• Add tasks to the workplan as you identify scope and risk.
      • e.g., Performance Management, Technical Architecture, Documentation, Organizational Change Management, Services, etc.
    • Consider the depth to which your project team will execute specific tasks during specific iterations.
      • Under the proper circumstances, spending the time to simply consider a task can constitute executing that task.
      • It is often better to consider tasks than to completely eliminate tasks from your workplan.
    • Consider whether it is advisable to combine tasks or work products, or execute at the Activity level.

  • The outputs of tasks are called “work products.” In OUM, the output of a task is called a work product to eliminate the risk of having method deliverables confused with contractual deliverables. Contractual deliverables are specifically referenced in the contract and often have a payment schedule associated with their acceptance. Contractual deliverables may be method work products, but they may also reference additional deliverables not documented by the method.

  • Work products (or artifacts) need not be documents. OUM provides templates for many of its tasks. Use of these templates is optional. They should be used only when appropriate to the context of the project. Work products can just as easily be a model in a repository, a prototype, a set of application code, or even the tacit knowledge contained in the brain of a developer. (Yes! This is an appropriate way to work, under the right circumstances.) Written documentation should be produced only when it is essential for the project’s success or the future operation and maintenance of the resulting software system and the business it supports.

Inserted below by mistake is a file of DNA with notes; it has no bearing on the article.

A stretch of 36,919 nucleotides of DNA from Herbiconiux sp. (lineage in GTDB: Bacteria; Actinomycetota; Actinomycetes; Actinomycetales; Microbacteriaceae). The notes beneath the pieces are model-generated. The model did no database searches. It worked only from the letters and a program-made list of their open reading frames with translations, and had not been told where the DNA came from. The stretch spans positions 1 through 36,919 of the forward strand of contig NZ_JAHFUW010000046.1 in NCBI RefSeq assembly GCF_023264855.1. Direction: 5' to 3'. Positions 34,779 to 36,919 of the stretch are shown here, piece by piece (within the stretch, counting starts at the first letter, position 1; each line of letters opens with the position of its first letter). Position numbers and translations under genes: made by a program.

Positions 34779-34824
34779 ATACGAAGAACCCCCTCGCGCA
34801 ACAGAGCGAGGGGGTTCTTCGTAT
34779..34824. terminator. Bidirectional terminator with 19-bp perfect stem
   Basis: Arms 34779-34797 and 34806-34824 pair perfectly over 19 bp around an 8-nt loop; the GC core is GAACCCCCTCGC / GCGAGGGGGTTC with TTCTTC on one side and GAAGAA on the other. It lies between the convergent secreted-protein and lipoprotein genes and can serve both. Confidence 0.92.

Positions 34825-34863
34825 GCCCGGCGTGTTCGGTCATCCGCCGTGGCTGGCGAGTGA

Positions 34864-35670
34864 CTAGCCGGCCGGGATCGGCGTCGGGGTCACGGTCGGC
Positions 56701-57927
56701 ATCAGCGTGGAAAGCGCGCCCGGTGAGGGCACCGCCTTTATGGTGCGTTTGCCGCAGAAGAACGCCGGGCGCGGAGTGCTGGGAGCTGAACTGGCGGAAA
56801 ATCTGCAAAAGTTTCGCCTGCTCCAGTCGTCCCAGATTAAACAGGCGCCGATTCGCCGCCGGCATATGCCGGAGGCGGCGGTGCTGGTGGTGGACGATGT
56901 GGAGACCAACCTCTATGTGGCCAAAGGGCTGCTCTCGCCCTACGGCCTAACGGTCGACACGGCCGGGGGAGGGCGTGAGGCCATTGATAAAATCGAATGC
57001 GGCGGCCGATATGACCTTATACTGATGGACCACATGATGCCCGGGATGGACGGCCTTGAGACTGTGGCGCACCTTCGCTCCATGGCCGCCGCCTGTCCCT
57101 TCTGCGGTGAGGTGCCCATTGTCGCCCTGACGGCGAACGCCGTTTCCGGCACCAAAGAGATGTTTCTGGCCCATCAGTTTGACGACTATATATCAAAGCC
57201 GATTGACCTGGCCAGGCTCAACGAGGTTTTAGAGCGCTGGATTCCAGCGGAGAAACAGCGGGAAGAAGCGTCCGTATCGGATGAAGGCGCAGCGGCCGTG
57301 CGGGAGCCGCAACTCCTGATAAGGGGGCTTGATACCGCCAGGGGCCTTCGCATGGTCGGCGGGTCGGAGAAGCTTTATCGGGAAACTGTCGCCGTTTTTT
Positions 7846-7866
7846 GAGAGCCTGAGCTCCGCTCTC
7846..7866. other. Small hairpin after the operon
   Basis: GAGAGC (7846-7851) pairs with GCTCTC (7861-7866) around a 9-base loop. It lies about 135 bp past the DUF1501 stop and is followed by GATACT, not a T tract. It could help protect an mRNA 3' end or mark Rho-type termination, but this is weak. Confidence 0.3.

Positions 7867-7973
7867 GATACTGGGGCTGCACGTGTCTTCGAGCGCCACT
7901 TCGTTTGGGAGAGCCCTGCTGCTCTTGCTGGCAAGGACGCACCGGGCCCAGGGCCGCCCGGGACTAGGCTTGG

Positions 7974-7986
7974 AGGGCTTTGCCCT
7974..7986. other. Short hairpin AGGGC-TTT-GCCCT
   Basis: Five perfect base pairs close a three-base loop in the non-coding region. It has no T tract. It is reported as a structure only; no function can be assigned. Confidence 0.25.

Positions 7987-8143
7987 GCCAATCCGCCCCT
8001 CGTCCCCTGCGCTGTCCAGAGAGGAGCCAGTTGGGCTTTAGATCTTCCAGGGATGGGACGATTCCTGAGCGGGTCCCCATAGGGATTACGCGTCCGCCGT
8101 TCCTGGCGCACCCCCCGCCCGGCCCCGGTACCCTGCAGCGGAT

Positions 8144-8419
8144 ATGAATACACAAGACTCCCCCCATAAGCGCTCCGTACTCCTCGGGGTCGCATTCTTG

• A focus on understanding the most significant risks and requirements of the system is more important than producing elegant models or perfect documents. For example, not every model needs to be fully attributed to adequately manage design or implementation risks. On the other hand, skipping tasks simply to save effort may be a false economy, especially when implementing sensitive or mission critical systems.

5. Understand OUM's philosophical foundation 

  • OUM is standards based. OUM leverages one of the de facto industry standards, the Unified Software Development Process (UP). UP is an iterative and incremental approach to developing and implementing software systems. Project managers use OUM to make sure they and their stakeholders develop a shared understanding of what is needed, choose an appropriate architecture, and transfer the ownership of the end-product to the stakeholders. OUM extends the UP to support the full scope of Oracle-related projects by incorporating field experience and intellectual capital contributed by Oracle practitioners. For further reading on UP, see The Unified Software Development Process.